Advocates for reform point out that defined-benefit systems, by nature, put almost all risk on the employer, which in the case of the government is backed by taxes. Regardless of how long an employee lives, whether it’s 65 or 105, the amount given every month is enshrined by law until the person dies and is almost impossible to change. Ventura’s pension fund, known as the Ventura County Employees’ Retirement Association, or VCERA, is huge, with more than $3.6 billion in assets invested in a variety of ways. But its liabilities, by its own estimate, are even larger — at $4.6 billion. The county alone — not current or past employees — is now on the hook to pay down the $950 million deficit, or $1,140 for every single person in Ventura County. This means Ventura County’s pension system is only 79.2 percent funded. The funding ratio is the most common metric for measuring the health of a pension system.
Ventura County’s figure may sound low, but it is on par with other systems around the state and is the best in the Tri-Counties. Santa Barbara County is 72.4 percent funded with $818 million in unfunded liabilities. San Luis Obispo County has $383 million in unfunded liabilities and is 74.8 percent funded. On average around the state, public-pension systems are 79 percent funded. Because Ventura County’s system is perfectly average, it serves as a bellwether of sorts. Arguments from both sides over Ventura County could just as well apply to funds around the state.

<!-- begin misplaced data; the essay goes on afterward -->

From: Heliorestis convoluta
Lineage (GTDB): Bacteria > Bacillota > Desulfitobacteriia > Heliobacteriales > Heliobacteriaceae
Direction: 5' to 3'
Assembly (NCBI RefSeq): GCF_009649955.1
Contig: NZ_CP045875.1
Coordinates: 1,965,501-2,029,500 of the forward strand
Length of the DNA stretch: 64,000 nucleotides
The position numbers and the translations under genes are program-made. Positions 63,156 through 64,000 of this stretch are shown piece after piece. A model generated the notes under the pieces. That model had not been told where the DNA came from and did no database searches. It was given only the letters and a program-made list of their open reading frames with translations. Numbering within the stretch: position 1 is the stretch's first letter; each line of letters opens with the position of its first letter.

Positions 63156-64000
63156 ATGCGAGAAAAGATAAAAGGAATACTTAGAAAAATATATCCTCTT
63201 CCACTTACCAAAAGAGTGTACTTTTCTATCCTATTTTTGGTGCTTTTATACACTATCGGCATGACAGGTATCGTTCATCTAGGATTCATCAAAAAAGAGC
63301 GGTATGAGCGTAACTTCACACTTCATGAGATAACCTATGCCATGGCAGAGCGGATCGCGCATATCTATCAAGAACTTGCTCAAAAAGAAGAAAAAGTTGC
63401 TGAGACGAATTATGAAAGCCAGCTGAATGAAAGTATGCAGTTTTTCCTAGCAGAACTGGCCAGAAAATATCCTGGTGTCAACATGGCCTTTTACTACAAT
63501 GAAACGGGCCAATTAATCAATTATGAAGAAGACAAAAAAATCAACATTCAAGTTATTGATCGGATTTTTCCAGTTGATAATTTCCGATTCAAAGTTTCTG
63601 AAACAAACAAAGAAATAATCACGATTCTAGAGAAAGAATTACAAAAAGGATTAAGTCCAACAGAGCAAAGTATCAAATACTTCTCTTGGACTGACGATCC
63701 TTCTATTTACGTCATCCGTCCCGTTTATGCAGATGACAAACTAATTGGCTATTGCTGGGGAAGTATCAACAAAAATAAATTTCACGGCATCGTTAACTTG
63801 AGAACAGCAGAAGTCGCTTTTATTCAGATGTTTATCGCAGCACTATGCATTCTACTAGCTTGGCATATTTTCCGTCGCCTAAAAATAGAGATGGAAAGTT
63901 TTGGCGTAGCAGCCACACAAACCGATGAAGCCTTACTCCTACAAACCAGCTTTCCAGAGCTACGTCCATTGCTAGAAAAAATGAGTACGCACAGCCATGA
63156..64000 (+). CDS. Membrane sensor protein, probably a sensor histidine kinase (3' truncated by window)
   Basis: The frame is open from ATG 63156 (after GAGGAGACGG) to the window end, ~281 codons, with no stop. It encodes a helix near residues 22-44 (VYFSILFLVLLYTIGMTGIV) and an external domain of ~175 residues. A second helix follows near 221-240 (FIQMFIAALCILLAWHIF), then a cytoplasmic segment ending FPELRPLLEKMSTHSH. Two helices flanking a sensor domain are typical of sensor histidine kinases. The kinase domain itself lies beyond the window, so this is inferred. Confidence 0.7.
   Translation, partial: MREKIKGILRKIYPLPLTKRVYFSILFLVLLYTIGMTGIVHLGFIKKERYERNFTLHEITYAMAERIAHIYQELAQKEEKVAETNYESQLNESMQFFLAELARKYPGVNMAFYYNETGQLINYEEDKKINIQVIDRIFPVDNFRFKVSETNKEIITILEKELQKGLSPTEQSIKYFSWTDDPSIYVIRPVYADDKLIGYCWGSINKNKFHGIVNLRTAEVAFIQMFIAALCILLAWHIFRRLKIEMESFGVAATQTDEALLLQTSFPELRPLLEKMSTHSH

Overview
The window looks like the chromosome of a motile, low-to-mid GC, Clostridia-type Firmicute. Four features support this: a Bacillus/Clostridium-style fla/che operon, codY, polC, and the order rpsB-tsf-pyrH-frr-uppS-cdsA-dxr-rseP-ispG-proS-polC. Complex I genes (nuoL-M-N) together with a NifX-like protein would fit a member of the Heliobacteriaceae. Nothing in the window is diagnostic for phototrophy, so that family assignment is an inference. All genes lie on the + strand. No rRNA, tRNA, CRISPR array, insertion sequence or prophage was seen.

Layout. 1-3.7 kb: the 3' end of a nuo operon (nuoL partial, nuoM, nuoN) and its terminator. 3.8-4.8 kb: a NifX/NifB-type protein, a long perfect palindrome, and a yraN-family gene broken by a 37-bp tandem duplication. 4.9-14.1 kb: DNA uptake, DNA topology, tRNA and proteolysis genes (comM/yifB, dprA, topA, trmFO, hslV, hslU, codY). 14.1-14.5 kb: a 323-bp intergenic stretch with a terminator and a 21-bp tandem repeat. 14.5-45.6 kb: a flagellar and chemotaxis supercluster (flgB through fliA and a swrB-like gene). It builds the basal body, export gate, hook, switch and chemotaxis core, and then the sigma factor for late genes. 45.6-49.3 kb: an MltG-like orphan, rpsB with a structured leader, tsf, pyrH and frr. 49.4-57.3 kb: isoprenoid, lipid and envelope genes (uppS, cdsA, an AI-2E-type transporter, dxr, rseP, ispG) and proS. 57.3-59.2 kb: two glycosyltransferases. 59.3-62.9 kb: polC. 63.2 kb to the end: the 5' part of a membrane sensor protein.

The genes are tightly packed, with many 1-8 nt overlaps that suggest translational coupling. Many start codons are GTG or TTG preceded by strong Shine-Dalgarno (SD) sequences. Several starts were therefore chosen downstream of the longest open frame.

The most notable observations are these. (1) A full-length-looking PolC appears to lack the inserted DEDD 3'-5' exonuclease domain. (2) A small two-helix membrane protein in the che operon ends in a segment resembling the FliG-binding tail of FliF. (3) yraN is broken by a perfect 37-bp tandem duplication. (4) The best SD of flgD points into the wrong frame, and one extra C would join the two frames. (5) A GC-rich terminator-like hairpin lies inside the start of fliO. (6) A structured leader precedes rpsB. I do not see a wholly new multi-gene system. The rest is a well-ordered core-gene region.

The boom years
Employers are responsible for saving enough to pay for future benefits by determining how much to deposit into the system.
By law, public pension systems are designed to be pre-funded, which means that current employees and employers pay into the system today for retirement benefits in years to come. They all attempt to be 100 percent funded.
Between 2000 and 2003, Ventura County contributed nothing to its pension fund because strong markets provided sufficient growth.
Ten years later, it had to contribute $142 million. During the early 2000s, the pension system was technically overfunded, meaning it had more than enough savings to pay for future expenses. Because investments did so well during the tech boom, Ventura County and many other systems were able to take pension holidays. Today, such holidays aren’t allowed. Unions say they opposed these pension holidays in the past.
In order to achieve a 100 percent funding ratio, a pension system needs to naturally float around that number. During good years it is designed to go above that ratio, and during bad years it will go below that ratio based on market conditions. In Ventura County’s case, a combination of no-contribution years and negative investment returns during the recession meant it is now less than 80 percent funded.
When you assume…
From the first year of employment until the last, both the employee and Ventura County, the employer, pay a percentage of the employee’s salary into the system. Using complex estimates, actuaries have the task of determining the cost of future benefits based on factors such as average retirement age, life expectancy, final salary and the all-important average investment return rate. When these estimates are wrong, or when the market doesn’t perform as expected, huge deficits emerge in Ventura County and hundreds of other similar pension funds.